Chess Opening Theory/1. e4/1...e5/2. Nf3/2...Nc6/3. Bb5/3...a6/4. Ba4/4...Nf6/5. O-O/5...Be7/6. Re1/6...b5/7. Bb3/7...O-O/8. c3/8...d5/9. exd5/9...Nxd5/10. Nxe5/10...Nxe5/11. Rxe5/11...c6/12. d4/12...Bd6/13. Re1/13...Qh4/14. g3/14...Qh3/15. Re4/15...g5
Ruy Lopez, Marshall Gambit with 15. Re4
The 90's Variation: 16. Qf3
This was the choice of Dutch super-GMs Jan Timman and Gert Timmerman in the 1990's, but it's been under a cloud ever since Michael Adams with the Black pieces knocked off Veselin Topalov in a Sarajevo tournament in 2000. The automatic response is
after which 17.Re1 would be an abject retreat, so the uncompromising follow-ups for White involve sacrificing the exchange for a second Black pawn, with either 17.Bxd5 cxd5 18.Re3 Be4 19.Rxe4, or (Topalov's choice):
- 17.Bc2 Bxe4 18.Bxe4 Qe6 (to defend d5 again) 19.Bxg5 f5,
when both Topalov's liquidating 20.Bxd5 and the retreat 20.Bd3 as in Timmerman-Slavchev 1991 would leave Black with a powerful threat of ...f4 activating the f8-rook in situ and ruining White's kingside pawns for the endgame. So 16. Qf3 was abandoned (no 2550+ player has tried it since 2001), in favour of...
The Modern Variation: 16. Qf1
This has been the preference of an all-star cast of current Ruy Lopez players: Anand, Kramnik, Shirov, Svidler, So, Vachier-Lagrave, Bacrot and Short to name a few. White evicts the Black queen from h3, and isn't too concerned about ...Qxf1+ in response which would leave Black a pawn down with no attack. Instead,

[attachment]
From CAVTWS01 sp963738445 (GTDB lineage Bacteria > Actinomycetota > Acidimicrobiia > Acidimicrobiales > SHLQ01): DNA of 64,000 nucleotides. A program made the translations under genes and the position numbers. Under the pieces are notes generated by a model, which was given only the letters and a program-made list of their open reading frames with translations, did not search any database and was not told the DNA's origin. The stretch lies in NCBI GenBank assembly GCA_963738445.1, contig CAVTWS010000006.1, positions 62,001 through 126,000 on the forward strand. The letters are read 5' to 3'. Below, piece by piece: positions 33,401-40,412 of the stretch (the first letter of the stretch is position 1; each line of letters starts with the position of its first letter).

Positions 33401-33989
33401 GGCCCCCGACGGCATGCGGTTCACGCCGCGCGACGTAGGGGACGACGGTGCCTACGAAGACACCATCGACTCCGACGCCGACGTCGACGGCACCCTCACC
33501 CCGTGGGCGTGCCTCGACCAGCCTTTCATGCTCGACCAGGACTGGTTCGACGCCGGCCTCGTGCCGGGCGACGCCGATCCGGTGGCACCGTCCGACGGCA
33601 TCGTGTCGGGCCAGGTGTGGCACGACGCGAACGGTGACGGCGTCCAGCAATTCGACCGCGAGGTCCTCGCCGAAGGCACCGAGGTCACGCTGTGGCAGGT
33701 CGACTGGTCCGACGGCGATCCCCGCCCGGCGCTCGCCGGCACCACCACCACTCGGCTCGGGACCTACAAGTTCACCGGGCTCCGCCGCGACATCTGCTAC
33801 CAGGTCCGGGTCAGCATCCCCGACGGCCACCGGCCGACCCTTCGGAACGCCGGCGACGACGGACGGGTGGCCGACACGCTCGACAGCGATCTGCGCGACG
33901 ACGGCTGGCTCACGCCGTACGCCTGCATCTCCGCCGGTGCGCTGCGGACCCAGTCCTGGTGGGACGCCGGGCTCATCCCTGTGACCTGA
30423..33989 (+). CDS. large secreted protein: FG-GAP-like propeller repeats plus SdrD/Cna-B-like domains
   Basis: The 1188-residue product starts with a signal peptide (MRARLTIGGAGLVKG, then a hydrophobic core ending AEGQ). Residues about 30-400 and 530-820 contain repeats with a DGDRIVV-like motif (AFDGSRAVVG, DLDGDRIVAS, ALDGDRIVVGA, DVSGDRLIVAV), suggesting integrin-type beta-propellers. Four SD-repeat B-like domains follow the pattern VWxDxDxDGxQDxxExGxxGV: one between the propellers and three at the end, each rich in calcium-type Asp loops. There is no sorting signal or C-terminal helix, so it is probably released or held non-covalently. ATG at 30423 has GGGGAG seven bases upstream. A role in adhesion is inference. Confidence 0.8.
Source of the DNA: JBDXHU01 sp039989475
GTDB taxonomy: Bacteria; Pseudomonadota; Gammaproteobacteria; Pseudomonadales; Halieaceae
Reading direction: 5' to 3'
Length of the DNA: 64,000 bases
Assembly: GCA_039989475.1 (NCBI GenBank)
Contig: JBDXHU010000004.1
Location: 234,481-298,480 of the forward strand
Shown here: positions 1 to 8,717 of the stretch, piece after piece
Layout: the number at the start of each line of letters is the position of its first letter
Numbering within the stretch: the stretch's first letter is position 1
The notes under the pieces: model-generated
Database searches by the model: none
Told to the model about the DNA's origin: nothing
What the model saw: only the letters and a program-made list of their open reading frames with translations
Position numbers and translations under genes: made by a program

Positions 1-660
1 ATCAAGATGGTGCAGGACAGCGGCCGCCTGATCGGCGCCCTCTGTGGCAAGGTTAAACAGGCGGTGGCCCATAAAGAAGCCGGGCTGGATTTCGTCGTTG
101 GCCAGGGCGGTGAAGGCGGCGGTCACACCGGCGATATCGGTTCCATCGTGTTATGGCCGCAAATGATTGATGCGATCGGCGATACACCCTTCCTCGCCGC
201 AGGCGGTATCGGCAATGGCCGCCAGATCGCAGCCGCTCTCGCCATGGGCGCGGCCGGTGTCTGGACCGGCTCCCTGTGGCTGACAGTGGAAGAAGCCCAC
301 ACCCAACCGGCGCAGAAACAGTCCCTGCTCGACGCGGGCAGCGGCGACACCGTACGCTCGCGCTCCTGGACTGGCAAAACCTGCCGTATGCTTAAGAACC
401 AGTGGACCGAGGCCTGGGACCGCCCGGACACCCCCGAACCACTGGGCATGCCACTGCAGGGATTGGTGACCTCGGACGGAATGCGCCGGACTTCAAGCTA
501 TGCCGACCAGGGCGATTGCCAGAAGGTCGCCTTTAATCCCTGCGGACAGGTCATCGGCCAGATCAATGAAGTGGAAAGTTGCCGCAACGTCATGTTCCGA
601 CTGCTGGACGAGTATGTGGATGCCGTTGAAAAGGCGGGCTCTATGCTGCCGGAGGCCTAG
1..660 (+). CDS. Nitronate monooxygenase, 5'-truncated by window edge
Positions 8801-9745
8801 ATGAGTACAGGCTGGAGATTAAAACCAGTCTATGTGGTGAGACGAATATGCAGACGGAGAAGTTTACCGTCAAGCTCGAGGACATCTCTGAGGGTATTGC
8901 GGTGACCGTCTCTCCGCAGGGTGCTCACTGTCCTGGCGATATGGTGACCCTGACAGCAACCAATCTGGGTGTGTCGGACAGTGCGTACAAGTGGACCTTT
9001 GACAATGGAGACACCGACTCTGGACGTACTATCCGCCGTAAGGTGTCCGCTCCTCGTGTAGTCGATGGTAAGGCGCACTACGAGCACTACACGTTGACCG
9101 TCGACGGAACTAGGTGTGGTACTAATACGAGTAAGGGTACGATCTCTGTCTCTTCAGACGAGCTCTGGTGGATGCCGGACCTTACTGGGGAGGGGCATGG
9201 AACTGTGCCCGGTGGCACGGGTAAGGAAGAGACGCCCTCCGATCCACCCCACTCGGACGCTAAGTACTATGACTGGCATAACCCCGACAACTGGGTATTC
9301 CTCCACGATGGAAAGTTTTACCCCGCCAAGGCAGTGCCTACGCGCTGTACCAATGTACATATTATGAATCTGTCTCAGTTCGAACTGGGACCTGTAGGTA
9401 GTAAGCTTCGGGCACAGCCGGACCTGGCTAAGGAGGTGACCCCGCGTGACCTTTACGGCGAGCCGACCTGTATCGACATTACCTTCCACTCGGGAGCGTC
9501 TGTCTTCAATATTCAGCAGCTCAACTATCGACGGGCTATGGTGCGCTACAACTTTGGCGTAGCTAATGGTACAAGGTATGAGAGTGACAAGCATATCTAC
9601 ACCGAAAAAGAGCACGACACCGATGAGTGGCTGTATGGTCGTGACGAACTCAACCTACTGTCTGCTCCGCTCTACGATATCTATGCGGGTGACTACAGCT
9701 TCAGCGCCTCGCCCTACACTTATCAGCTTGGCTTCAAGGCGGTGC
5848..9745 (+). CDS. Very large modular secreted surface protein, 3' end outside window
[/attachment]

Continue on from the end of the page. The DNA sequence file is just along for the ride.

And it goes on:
keeps some threats on the board. Now that the c1-bishop doesn't really have a good square, White might as well develop the knight instead with
and now Black has two ways of gaining time at the expense of the e4-rook.
- 17...Bf5 can be met by 18.f3! when
- 18...Bxe4? 19.fxe4 brings the b3-bishop back to life to great effect; after something like 19...Ne3 20.Qf3 Qxf3 21.Nxf3 White has a pawn, the bishop pair and enormous positional compensation for the exchange.
- 18...Nf6 19.Qg2 (threatening a fork on g4 by guarding the h2 square) 19...Qg6 20.Re3 and White has good prospects of surviving the attack without having to sacrifice the exchange. 20...Rae8 21.Ne4 Nxe4 22.g4! Ng3 23.hxg3 and White has built a wall along the third rank.
- 17...f5 and now the intermezzo 18.Bd1 scores excellently for White: 18...Qh6 19.Re1 f4 20.Ne4 (aiming for c5) 20...Bc7 and now 21.Bd2 has been the most common move with continuing complications.
The Smirin Variation: 16. Qe2